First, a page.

Subsidy u-turn could cost Spain €291m-plus in developer damages

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How much Spain ends up paying in damages will be decided by the ICSID at a later date (Credit: Pixabay)

Spain’s move to retroactively scrap renewable subsidies in the early 2010s may cost the country hundreds of millions after a legal setback this week.

An arbitration tribunal found on 12 March that US giant NextEra Energy is entitled to compensation after having to close a Spanish subsidiary in 2016, years after the country pulled the plug on its feed-in tariff programme.

The decision by the International Centre for Settlement of Investment Disputes (ICSID) – part of the World Bank group – found that Spain should be liable for damages, equal to the return NextEra would have reaped on its investments to build two 49.9MW thermal solar plants in the Extremadura region.

The developer is one of many, including PV players, pursuing reparations from Spain through the International Energy Charter; Masdar was awarded €64.5 million last year.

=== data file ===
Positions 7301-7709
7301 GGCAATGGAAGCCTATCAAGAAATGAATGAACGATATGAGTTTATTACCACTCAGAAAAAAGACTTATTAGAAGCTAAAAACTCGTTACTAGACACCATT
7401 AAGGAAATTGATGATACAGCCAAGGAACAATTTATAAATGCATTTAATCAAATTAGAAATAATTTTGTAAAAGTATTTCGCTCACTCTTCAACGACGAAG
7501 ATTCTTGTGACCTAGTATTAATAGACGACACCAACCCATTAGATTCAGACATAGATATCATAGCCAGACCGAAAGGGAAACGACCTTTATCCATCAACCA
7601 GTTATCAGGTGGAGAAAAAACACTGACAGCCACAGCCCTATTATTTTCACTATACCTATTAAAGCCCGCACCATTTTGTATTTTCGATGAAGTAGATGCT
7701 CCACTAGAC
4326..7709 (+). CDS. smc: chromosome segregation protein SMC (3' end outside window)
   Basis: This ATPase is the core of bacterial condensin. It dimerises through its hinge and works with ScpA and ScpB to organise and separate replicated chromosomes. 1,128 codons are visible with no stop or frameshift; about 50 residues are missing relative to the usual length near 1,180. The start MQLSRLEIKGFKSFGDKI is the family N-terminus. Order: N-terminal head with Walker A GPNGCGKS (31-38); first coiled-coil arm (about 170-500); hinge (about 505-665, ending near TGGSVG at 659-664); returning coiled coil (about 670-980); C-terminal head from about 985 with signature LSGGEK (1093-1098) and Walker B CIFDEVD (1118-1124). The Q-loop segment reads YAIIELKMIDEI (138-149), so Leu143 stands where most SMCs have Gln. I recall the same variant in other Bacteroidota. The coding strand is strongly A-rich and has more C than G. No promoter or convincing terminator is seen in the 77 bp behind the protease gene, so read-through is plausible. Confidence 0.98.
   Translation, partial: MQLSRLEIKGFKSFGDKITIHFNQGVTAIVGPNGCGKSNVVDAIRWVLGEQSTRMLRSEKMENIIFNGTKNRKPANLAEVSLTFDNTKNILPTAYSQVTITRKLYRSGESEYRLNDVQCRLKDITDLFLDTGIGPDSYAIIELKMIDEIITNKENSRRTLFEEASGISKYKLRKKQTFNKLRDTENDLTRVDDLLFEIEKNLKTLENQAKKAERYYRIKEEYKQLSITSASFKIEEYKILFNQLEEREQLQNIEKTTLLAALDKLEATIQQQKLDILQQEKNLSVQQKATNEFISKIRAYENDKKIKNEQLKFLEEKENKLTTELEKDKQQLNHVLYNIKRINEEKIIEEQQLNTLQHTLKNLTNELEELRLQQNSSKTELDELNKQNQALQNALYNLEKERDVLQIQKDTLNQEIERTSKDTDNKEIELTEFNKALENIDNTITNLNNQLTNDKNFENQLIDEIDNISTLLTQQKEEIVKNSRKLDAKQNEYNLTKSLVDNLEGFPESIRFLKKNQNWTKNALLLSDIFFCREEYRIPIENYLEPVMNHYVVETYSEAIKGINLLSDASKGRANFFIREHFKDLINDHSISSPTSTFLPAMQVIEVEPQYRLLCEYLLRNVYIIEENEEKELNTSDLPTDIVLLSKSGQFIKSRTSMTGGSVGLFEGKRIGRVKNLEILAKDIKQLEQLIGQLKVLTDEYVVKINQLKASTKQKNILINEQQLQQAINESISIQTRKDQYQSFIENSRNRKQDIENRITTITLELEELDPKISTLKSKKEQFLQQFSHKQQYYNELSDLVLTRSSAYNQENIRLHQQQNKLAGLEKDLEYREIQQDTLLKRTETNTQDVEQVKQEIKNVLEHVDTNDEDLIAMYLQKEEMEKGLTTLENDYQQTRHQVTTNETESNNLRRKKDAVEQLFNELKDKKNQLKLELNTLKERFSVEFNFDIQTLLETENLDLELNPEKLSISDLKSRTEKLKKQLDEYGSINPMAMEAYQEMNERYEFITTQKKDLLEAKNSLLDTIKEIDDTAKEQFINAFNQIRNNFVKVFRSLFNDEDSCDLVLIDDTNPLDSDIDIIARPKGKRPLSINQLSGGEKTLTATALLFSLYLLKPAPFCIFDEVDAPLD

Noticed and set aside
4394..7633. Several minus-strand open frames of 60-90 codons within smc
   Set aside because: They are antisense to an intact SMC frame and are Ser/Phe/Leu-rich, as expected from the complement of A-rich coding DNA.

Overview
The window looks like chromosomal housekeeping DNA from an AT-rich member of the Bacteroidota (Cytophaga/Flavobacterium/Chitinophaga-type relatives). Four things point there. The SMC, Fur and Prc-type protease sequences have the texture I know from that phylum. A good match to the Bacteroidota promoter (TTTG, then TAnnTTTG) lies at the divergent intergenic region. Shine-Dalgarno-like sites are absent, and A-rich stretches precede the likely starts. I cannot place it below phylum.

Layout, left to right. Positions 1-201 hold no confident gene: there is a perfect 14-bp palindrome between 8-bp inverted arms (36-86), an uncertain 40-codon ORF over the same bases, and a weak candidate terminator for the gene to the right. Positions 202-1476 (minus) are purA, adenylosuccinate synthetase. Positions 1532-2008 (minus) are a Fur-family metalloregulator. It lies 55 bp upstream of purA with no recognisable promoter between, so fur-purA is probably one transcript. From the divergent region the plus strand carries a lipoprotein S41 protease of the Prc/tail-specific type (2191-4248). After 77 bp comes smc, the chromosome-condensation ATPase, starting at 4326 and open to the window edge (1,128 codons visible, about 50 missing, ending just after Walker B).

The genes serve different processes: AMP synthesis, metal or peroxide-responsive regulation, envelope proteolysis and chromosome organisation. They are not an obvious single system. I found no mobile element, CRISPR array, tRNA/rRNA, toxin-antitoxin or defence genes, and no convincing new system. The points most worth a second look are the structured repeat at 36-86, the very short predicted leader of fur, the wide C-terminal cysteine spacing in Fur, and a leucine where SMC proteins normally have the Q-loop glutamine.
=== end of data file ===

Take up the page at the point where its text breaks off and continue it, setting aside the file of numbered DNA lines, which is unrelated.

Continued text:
For its part, NextEra Energy is seeking damages of at least €291 million (USD $329 million). This, the firm said in a statement this week, would come on top of “pre- and post-judgment interest based on the 5-year Spanish sovereign bond rate.”  

The ICSID decision, NextEra added, means the court has upheld its allegations that Spain breached the 1994 Energy Charter Treaty, by failing to protect the “legitimate expectations” the firm based its investment on.

Dozens of arbitration cases still open

The ICSID decision, reached five years after NextEra first lodged its complaint, marks a comedown for Spain but does not conclude the process. Whether and how much Spain ends up paying in damages will be decided by the court's final award, at a date that has yet to be confirmed. 

For the Spanish government, the setback before the ICSID emerges as dozens of similar cases under the Energy Charter progress through various arbitration courts. Last June, the ICSID found the country in breach of the treaty as part of a case opened by developer Antin, which had invested in two thermal solar projects in Granada (southern Spain)

Legal disputes may be forcing Spain to relive its policy u-turn but the country’s PV industry has since worked to free itself from regulatory support. As PV Tech recently found, corporate and utility PPAs are providing subsidy-free solar with revenue certainty even if their negotiation remains expensive and time-consuming.

Upcoming PV growth in Spain may, again, be influenced by political shifts. The country recently tabled ambitious renewable plans – including 37GW of PV by 2030 – but these remain a statement of intent unless adopted by the new government resulting from the 28 April general election.

See here for NextEra's statement

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